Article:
Some key economic data and the monthly WASDE report were released last week. With a market keen on reacting to the news of the day, active trading came as no surprise. The week began with expectations of a follow through to the prior week’s rally. Instead, we experienced a reversal wherein it sold off twelve cents before a limit up move on Friday cut these losses nearly in half closing the week at 88.71.
Sound familiar? The market has now posted a loss in eight out of the past nine weeks. Also, this week saw an intraday low of 82.54, a level not seen in ten months. Cotton continues to be caught up in the spec community’s mass exodus from commodities prompted not by weak fundamentals but rather fear of a recession. Bloomberg’s Commodity Index being down eighteen percent in just the past five weeks is further evidence of this.
Another illustration of the market’s strict focus on economic troubles was seen when it traded limit down on what was a very positive WASDE report. In response to above average abandonment in West Texas, USDA lowered domestic production a million bales to 15.5 million. Subsequently, ending stocks declined to a miniscule 2.4 million bales. We feel they are still underestimating the severity of the situation thus look for these numbers to fall even lower.
The greatest concern last week was the consumer price index, which reflected a red-hot economy and growing inflation. The Labor Department indicated the consumer price index rose 9.1 percent in June from a year ago, far exceeding expectations. In addition, the producers price index rose 11.3 percent in June.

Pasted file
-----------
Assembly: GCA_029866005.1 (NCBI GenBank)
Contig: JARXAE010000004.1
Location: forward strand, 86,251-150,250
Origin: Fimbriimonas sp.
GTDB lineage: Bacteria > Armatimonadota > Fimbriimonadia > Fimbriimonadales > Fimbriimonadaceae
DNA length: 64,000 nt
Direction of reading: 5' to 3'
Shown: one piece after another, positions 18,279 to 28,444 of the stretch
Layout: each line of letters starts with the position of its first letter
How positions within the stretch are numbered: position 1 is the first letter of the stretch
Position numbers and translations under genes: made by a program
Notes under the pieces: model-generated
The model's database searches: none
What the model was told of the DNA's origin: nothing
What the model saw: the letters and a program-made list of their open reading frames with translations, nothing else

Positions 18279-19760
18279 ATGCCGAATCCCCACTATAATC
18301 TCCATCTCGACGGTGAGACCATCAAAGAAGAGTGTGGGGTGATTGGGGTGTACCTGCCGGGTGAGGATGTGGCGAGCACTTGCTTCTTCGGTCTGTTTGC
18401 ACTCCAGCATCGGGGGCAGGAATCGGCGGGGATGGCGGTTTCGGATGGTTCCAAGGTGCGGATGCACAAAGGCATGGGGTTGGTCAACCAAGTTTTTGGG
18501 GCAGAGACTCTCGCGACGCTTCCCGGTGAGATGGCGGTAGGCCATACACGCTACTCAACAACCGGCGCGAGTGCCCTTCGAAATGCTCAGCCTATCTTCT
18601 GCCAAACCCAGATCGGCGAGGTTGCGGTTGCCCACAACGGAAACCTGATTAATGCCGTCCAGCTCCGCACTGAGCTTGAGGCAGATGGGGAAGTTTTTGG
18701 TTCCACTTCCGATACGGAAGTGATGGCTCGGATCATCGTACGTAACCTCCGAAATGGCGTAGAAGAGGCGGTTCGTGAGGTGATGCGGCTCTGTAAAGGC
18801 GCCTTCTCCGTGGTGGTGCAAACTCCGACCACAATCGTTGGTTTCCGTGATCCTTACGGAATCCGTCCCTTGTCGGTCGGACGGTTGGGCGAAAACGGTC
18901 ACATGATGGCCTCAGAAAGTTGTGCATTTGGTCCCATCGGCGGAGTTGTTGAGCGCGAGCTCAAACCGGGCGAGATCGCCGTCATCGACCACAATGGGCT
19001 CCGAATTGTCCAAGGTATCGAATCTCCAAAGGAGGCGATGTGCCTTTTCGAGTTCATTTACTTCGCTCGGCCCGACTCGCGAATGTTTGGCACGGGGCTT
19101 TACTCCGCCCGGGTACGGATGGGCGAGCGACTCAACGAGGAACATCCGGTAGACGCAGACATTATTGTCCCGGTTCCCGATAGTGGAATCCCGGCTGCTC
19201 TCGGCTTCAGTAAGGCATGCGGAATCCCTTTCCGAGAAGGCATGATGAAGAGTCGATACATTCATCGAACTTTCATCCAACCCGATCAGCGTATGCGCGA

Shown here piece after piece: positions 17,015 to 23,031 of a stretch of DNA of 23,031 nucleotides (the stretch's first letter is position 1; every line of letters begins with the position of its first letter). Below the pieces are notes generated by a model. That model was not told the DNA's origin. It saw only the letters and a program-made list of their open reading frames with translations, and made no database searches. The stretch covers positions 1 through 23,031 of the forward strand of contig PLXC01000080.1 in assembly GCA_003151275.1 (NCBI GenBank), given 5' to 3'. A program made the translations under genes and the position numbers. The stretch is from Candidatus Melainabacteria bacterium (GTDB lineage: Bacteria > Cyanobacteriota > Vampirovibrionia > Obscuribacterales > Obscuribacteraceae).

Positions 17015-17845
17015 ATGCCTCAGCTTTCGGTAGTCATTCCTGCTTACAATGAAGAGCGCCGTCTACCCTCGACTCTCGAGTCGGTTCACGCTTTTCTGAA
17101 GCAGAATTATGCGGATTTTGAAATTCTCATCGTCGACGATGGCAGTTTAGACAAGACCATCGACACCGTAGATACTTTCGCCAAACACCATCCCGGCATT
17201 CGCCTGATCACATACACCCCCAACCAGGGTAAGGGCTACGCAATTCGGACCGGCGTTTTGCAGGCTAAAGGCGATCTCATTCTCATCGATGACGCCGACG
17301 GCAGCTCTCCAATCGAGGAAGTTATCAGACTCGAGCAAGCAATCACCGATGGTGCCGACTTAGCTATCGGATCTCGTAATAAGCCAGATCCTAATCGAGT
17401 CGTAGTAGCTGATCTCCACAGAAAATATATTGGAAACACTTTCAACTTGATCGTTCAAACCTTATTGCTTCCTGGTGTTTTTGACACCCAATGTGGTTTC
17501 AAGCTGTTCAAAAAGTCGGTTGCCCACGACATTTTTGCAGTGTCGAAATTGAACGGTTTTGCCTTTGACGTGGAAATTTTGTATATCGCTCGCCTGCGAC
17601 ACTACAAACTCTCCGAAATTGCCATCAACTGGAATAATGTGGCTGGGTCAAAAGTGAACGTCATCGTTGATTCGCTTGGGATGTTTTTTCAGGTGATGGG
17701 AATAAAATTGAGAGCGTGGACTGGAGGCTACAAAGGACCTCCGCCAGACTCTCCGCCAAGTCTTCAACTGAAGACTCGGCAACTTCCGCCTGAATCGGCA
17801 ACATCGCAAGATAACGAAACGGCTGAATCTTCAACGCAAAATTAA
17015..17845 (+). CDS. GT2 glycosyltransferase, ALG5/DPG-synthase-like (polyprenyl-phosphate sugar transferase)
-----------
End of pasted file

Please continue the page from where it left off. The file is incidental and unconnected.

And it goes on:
This marks the fastest pace of inflation since December 1981. As a result, there is talk the Fed may raise interest rate by 100 points since they have vowed to take a hawkish stance toward curbing inflation. Such a move would certainly strengthen the Dollar and drive the economy further toward a recession, both of which would take a toll on U.S. cotton exports.
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Weekly export sales figures released on Thursday did little to excite the market as seen by it slipping four hundred points following the report. Combined current and new crop sales totaled a meager 150,000 bales, down 65 percent from last week and 51 percent below the four-week average. Shipments were a respectable 317,000 bales, but must average 428,500 bales over the next two weeks to meet USDA export estimate for 2021/22. The only bright spot was the lack of cancellations which were only 5,300 bales.
Finally, the only positive economic news was retail spending figures issued Friday. Despite what has become a steady diet of dire economic news, consumer demand remains. In June, retail sales rose by one percent, slightly higher than the estimated 0.9 percent and much improved over May’s decline of 0.1 percent. However, these numbers may be skewed as they are not adjusted for inflation. Nevertheless, equities market viewed it as friendly with the Dow up 658 points on the day, as did cotton closing the week on a 500-point limit up move.
Where to from here? The answer lies with the managed funds and how much further they will reduce their long position or even worse revert to shorting the market. Last week, they further reduced their long position by 5,000 contracts to a net long position of 3.5 million. Their liquidation from a high of over 11 million bales net long has driven cotton prices down over half a dollar since last May’s high.
If the uncertainty in their future actions is not enough, what’s scarier is people are beginning to talk about LDPs, the furthest thing from our minds a few months ago and not in play since October 2020. Current cost to market calculations indicate 67 cents would be a price floor for growers as an LDP would kick in at that point.
However, with such low inventory and prospects of smaller crop, we are much more optimistic and do not foresee such drastic moves by the funds. Remember that patience is a virtue and we would recommend everyone to practice such.